Wilmot and Hockers Interpersonal Conflict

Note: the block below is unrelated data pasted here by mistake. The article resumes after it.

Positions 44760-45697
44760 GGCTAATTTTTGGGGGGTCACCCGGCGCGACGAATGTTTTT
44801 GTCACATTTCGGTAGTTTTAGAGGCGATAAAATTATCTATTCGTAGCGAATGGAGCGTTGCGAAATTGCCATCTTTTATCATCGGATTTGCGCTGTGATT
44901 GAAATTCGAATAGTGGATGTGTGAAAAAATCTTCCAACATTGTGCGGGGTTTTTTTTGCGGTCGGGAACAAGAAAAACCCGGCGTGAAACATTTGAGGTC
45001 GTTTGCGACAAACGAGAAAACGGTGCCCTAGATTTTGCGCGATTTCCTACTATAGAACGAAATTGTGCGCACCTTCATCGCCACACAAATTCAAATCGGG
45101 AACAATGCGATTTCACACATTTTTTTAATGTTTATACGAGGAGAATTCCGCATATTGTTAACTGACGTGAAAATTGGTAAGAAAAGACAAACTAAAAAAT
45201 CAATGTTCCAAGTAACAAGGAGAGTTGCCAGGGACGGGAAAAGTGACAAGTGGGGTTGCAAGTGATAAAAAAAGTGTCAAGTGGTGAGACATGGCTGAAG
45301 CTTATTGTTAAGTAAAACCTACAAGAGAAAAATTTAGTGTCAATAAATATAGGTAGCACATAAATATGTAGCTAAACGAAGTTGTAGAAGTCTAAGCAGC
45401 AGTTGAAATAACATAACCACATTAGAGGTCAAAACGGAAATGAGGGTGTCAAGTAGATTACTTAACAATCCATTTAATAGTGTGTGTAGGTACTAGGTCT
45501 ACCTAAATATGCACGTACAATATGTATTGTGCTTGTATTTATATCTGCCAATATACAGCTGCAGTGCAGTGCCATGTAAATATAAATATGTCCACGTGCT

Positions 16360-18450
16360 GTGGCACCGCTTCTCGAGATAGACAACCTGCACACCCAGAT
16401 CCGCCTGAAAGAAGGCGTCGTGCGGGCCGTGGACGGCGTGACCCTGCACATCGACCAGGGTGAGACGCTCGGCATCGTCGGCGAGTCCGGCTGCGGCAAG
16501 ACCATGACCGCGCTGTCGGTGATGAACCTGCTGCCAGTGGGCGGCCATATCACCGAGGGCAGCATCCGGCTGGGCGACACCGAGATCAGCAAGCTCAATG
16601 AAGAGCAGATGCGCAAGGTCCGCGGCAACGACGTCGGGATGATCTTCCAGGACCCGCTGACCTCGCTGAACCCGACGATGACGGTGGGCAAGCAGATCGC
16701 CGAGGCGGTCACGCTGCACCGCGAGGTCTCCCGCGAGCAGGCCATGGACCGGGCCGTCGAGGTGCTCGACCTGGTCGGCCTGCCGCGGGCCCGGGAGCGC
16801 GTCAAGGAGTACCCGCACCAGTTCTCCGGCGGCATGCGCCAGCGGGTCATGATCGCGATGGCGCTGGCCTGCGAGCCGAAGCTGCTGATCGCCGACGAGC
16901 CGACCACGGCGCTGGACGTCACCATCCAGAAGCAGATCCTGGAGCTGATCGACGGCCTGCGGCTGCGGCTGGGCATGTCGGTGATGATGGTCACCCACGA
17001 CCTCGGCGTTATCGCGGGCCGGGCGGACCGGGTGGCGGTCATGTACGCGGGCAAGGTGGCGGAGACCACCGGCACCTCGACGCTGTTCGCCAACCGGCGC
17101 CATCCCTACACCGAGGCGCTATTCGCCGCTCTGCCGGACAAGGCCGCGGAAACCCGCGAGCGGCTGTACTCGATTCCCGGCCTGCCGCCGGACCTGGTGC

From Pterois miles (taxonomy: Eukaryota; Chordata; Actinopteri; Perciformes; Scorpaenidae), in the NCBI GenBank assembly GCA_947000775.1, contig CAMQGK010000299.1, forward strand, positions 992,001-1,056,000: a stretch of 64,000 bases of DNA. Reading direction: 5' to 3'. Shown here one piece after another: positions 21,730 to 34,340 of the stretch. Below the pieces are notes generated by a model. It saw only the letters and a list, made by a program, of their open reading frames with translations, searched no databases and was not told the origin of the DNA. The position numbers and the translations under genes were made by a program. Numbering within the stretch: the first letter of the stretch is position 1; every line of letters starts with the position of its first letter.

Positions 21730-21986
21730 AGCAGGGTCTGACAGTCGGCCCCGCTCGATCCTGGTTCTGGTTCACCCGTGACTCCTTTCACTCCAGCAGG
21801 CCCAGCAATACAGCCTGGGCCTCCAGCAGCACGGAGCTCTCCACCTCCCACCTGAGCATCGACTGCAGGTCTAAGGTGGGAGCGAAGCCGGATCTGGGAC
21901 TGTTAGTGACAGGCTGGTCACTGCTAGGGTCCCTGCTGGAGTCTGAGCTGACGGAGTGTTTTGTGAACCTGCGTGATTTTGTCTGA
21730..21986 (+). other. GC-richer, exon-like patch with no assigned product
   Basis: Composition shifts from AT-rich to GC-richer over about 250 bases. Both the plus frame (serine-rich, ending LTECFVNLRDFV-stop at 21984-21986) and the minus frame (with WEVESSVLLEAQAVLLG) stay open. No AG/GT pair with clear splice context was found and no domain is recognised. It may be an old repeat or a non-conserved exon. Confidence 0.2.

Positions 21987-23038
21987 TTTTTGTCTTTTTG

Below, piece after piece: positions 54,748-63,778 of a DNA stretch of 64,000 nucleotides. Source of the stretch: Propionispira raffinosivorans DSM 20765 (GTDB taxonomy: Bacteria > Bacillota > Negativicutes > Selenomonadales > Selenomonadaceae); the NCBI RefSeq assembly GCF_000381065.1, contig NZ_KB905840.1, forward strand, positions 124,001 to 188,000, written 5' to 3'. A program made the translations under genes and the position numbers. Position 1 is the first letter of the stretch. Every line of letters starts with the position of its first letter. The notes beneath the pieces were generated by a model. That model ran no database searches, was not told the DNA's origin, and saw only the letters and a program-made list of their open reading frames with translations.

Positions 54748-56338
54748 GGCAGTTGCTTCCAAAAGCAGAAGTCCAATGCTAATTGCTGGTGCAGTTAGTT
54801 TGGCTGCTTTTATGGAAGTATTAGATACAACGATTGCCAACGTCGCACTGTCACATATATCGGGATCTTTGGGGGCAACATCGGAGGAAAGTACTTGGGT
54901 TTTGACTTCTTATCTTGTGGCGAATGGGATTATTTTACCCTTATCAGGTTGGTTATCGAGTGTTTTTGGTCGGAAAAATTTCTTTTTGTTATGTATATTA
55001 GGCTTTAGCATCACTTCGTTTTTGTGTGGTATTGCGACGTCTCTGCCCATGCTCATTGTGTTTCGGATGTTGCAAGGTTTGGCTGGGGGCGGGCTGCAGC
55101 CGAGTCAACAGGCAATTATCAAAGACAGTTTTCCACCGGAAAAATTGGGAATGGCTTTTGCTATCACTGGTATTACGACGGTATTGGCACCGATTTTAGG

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Power: The Structure of Conflict Chapter 4 of Wilmot and Hocker’s Interpersonal Conflict examines the role of power in conflict by addressing common perceptions about it, how it develops, and ultimately how to balance and use it constructively to solve problems. In regards to how we generally see power, it is something that we require to influence the way we lead our lives. We need power to speak for ourselves, to control what influences us, and also to protect ourselves from perceived harm. Differing views of power are both negative and positive, and are subject to the difference in one’s orientation towards it from another’s. Power is a fundamental concept in conflict theory that attributes three perceptions of power. The first of these is distributive power, which refers to the use of power over and against another party; it occurs when a person is able to gain power by exerting her objective over the resistance of another (96). Here a power struggle emerges with the potential to spiral into a destructive cycle such that power itself becomes the main focus of thinking and discussion. Secondly, the integrative approach to power emphasizes power that has joined forces with another to pursue mutual objectives. This use can remedy a distributive power dilemma by recognizing that a power struggles exists when they allow it to define the relationship. Instead, the ability to develop relationally is based on mutual empowerment, empathy, and responsibility to oneself and the other. Thirdly, designated power instills power to a certain relationship, not an individual, but to a collective group that she is part of. When people designate power to a greater entity, they are giving up power over, or distributive power, for the larger good of the interdependent relationship (102). Examples include policemen, politicians, teachers, and administrators as

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